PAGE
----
• Chewable MVI + Ca
    • Stage Five (ongoing)
      • Regular Meals
      • 1200-1500kcal
      • Fluid & Protein goals: same as above
  • 30. Post-op Lap Band Diet
    • Stage One (1 day)
      • Water & Clear Liquids
      • Non-carbonated, non-caffeinated, non-caloric liquids
      • Fluid goal: 28-32oz/d
    • Stage Two (14 days)
      • 5-8oz servings of High Protein, low sugar Beverage
      • Fluid goal: 56oz
      • Protein goal: 50-60g
      • Chewable MVI + Ca
  • 31. Post-op Lap Band Diet
    • Stage Three (14 days)
      • Pureed Foods, Semi solids
      • 2 small meals, 3 snacks
      • Fluid goal: 56oz
      • Protein goal: 50-60g
      • Chewable MVI + Ca
    • Stage Four (ongoing)
      • Regular meals: 3 meals,2 snacks (1000-1200)
      • Fluid goal: 56oz
      • Protein goal: 50-60g
      • Chewable MVI + Ca
  • 32. Post-Surgical Nutrition & Exercise
    • RD seen frequently
      • 1m  3m  6m  1yr
    • Exercise
      • No heavy lifting or exercise 6-8wks post-op
      • Walking daily OK, encouraged
      • After cleared, strength training important to help skin stretch back
      • Helps with weight loss in the long run
  • 33. When Surgery and Follow-Up Go Well…
  • 34. Efficacy of Bariatric Surgery for Weight Loss
    • Mean percentage excess weight loss:
      • 61.2% - All Patients
      • 47.5% - Gastric Banding
      • 61.6% - Gastric Bypass
      • 68.2% - Gastroplasty
      • 70.1% - BPD or duodenal switch
    • *Buchwald H, et al. Bariatric Surgery: A Systematic Review and Meta-analysis. JAMA, 14:1724-37, 2004
  • 35.
    • Human body regulates nutrient intake over time by secreting hormones
    • Over 40 hormones play a role in regulation of feeding.
    Roux-en-Y: Metabolic Sequelae
  • 36. Roux-en-Y: Metabolic Sequelae
    • Two types :
      • Satiety hormones
        • Short-term
        • Help regulate meal size; daily intake
        • Secretion decreases meal size; reduces time to stop
        • Includes (among others) cholecystokinin, amylin, glucagon-like-peptide 1 (GLP-1), enterostatin, and bombesin
      • Adiposity hormones
        • Long-term
        • Related to energy stores
        • Secretion delays onset of beginning of meal
        • Includes insulin, leptin
  • 37. Roux-en-Y: Metabolic Sequelae
    • Also of note is ghrelin, the endogenous ligand for the growth hormone secretagogue receptor
    • Mostly secreted in the fundus of the stomach (part bypassed in RYGB)
    • Contrary to satiety hormones, ghrelin is orexigenic – i.e., increases appetite (fasting increases levels)
  • 38. Roux-en-Y: Metabolic Sequelae
    • Plasma ghrelin normally increases after non-surgical weight loss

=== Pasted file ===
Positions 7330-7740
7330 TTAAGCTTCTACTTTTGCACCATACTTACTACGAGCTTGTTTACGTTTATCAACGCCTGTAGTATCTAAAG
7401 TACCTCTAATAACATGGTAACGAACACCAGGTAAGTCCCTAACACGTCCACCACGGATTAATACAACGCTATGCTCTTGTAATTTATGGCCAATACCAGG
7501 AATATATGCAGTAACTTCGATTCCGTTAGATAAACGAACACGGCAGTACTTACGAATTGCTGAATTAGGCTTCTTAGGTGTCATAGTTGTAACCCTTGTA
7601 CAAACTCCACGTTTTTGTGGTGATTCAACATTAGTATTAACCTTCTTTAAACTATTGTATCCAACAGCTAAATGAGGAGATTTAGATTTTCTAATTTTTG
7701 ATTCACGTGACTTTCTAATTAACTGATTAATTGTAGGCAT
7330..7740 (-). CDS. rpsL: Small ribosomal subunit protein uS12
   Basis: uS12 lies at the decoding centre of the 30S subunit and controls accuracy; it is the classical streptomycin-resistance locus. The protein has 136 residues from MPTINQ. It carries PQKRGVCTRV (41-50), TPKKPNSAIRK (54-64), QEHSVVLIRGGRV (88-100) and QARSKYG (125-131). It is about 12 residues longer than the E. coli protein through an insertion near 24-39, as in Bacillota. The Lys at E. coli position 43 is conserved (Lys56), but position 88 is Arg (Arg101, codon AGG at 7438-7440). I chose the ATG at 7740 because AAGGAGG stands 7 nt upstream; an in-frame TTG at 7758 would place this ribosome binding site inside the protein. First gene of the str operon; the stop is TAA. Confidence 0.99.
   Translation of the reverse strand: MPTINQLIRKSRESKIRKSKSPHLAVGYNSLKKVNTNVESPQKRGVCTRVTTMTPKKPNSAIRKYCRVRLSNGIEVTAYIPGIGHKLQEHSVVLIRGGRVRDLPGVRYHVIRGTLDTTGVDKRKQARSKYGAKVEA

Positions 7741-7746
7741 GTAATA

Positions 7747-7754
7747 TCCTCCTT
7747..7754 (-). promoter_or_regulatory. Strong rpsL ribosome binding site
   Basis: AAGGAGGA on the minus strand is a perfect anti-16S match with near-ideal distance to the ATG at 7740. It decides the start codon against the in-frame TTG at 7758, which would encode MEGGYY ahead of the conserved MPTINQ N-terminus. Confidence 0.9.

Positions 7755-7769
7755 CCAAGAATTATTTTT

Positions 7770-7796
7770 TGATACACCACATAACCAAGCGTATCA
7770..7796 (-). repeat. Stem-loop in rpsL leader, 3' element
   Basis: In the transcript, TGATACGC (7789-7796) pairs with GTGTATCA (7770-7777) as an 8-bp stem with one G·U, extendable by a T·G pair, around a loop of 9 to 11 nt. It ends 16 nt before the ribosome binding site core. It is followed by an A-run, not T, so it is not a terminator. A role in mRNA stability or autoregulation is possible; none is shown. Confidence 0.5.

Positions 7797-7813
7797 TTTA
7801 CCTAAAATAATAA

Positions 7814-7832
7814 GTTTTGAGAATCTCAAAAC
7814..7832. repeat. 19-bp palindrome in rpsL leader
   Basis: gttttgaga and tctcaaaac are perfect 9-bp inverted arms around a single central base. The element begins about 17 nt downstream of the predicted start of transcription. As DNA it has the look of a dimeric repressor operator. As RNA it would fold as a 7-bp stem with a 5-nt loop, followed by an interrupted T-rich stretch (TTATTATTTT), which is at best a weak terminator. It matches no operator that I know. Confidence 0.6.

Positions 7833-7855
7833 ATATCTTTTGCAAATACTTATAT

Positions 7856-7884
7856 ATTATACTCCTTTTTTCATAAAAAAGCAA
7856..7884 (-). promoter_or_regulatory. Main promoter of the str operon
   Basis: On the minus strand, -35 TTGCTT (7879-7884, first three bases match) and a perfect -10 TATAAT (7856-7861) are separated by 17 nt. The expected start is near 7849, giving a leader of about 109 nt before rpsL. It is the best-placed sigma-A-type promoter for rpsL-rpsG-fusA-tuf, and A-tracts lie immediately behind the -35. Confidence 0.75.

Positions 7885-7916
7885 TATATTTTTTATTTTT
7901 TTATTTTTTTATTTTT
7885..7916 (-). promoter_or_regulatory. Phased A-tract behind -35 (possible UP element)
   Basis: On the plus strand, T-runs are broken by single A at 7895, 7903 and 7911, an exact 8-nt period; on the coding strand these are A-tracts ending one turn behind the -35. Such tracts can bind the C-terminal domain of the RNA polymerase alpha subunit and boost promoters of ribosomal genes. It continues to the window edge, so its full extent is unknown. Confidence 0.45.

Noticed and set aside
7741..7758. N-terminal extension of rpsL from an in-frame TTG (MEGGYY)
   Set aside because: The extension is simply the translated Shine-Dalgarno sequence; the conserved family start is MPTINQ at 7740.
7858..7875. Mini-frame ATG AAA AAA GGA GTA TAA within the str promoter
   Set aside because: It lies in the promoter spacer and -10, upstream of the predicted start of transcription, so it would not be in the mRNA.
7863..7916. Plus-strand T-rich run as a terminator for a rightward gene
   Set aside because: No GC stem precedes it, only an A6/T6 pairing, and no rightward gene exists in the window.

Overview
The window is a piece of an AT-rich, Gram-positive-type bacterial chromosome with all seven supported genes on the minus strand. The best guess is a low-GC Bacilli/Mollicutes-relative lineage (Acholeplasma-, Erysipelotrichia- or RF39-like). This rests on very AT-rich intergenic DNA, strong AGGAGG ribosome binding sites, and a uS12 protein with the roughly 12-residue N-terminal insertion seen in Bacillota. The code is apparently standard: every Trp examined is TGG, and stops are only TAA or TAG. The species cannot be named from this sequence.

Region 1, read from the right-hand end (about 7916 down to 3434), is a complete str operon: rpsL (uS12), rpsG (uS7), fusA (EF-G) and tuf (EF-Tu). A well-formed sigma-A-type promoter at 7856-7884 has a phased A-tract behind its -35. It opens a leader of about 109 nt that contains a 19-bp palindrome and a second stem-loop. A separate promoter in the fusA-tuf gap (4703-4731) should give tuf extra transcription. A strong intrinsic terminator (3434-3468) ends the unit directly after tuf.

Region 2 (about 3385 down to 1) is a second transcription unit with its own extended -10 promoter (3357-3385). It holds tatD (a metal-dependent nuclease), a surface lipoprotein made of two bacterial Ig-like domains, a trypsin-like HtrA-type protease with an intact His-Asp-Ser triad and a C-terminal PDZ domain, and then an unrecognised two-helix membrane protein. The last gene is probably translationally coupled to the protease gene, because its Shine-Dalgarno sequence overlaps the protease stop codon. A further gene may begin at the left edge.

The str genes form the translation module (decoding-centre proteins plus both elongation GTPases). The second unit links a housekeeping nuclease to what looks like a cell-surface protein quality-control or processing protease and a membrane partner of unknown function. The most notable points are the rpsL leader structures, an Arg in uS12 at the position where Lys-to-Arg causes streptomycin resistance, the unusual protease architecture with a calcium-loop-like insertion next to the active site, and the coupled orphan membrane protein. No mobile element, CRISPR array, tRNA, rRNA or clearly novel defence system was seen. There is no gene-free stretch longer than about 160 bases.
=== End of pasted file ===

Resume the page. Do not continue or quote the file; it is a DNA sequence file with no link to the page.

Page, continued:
• This supports long-term weight homeostasis
      • Proportional to lean body mass
    • Initial report showed circulating plasma ghrelin greatly decreased in pts s/p RYGB
    • Past theory : exclusion of the fundus of the stomach responsible for lower ghrelin levels (and therefore greater weight loss)
  • 39.
    • Studies since then have shown no change or increase in ghrelin after bypass
    • Additionally, found that post-pyloric nutrient stimulation vs.. stomach distention responsible for changes in ghrelin levels
      • Does not support idea that bypassing stomach fundus responsible for changes, if any, in ghrelin levels
      • Overall, still not well understood
    Roux-en-Y: Metabolic Sequelae Strader AD, et al. Gastrointestinal Hormones and Food Intake. Gastroenterology, 128:175-91, 2005
  • 40. Roux-en-Y: Metabolic Sequelae
    • Further investigation is needed, but thought that one reason certain types (i.e., RYGB) of bariatric surgery are successful at reducing food intake and causing weight loss may be related to enhanced secretion of satiety signals (ghrelin or others).
  • 41. Effect on Comorbid Conditions
    • Diabetes
      • 76.8% - Completely resolved
      • 86.0% - Resolved or improved
    • Hyperlipidemia
      • 70% - Improved
    • HTN
      • 61.7% - Resolved
      • 85.7% - Resolved or improved
    • Obstructive Sleep Apnea
      • 83.6% - Resolved
      • 85.7% - Resolved or improved
    Buchwald H, et al. Bariatric Surgery: A Systematic Review and Meta-analysis. JAMA, 14:1724-37, 2004
  • 42. Metabolic Changes and Diabetes
    • Many metabolic changes contribute to improvement and/or resolution of DM s/p bariatric surgery:
      • Recovery of acute insulin response
      • Decreases of inflammatory indicators (C-reactive protein and interleukin 6)
      • Improvement in insulin sensitivity correlated w/increases in plasma adiponectin
      • Changes in the enteroglucagon response to glucose
      • Reduction in ghrelin levels (s/p RYGB, but not banding)
      • Improvement in beta cell function (s/p banding, but not RYGP)
  • 43. Effect on Quality of Life
    • Studies show overall QOL greatly improved
      • Relief from comorbidities
      • Improved appearance
      • Perception of improved:
        • Well-being
        • Social function
        • Body self-image
        • Self confidence
        • Ability to interact with others
      • Increased time spent in recreational and physical activities